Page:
Visual art has helped doctors and surgeons-to-be learn about anatomy, procedure and disease for centuries. “Visualizing Disease,” an exhibit at Indiana University’s Lilly Library, showcases art from as early as the 1500s that was made with the intent of growing human knowledge in medicine.
“Typically, artists have been interested in the human body and the beauty, harmony and proportion of its parts. When you deal with disease, you are dealing with the opposite of that — there’s no beauty, harmony or proportion, but the images can be very powerful,” exhibit curator Domenico Bertoloni Meli said in a press release. “It’s very interesting to watch people interact with the illustrations. They’ll often say, ‘Oh, that’s so beautiful,’ when you wouldn’t think of an image of a diseased intestine as typically beautiful. But that’s what’s so striking about these works: They reach out and speak in many different ways to many different people.”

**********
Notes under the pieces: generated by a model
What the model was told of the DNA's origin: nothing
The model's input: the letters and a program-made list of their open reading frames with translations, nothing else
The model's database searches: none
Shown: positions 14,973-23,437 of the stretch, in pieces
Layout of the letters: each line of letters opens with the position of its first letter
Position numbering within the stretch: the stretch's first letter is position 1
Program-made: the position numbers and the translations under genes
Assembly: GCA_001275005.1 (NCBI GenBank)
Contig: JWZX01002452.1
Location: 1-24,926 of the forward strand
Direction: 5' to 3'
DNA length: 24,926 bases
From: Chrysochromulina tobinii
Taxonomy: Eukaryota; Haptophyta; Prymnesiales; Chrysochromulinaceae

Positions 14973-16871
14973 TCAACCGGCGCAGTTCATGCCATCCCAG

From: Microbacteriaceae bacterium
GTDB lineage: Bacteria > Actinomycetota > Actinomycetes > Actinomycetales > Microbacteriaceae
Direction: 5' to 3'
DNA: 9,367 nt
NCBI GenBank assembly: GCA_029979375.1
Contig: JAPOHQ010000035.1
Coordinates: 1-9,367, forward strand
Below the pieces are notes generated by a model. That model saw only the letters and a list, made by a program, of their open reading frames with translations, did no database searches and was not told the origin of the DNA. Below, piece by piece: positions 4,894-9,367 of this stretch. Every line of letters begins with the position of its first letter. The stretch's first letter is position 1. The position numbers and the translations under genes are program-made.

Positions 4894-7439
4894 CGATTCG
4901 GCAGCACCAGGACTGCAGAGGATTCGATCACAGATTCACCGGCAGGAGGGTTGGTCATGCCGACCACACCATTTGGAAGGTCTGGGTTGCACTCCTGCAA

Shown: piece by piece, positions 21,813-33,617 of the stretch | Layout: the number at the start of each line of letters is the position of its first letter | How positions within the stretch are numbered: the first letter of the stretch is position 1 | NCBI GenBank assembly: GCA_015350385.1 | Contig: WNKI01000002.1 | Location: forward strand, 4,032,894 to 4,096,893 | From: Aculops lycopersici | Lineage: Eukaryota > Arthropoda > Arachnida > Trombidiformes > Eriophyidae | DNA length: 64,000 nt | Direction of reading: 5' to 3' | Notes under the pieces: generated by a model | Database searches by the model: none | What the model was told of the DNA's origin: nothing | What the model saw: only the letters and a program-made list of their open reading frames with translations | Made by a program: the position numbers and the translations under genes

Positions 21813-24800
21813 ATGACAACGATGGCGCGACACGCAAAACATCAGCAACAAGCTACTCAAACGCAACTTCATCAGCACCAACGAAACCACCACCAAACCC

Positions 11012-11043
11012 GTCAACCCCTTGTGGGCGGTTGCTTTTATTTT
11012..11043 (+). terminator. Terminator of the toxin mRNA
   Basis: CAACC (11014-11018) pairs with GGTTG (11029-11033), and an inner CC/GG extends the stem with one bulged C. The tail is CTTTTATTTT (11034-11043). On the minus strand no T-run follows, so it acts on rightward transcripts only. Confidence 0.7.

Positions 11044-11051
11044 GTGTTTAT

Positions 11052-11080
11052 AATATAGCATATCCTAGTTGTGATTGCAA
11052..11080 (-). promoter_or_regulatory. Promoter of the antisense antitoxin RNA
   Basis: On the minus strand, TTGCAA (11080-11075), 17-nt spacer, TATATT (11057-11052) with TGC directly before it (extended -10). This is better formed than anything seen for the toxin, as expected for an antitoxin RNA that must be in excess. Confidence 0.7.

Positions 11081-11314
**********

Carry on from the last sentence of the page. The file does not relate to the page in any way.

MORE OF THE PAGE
The exhibit includes pictures of pustules caused by chicken pox and the corroded bones of a deceased woman infected with syphilis, as well as a reproduction of the original watercolor Thomas Hodgkins used to lecture on a new discovery in 1832. It would come to be known as Hodgkins lymphoma, according to the release.
What do you think? The depictions are so intricate, so well-drawn — I’m tempted to say they’re beautiful myself.
“Visualizing Disease” will be on exhibit until Dec. 20 at the Lilly Library in Bloomington, Ind.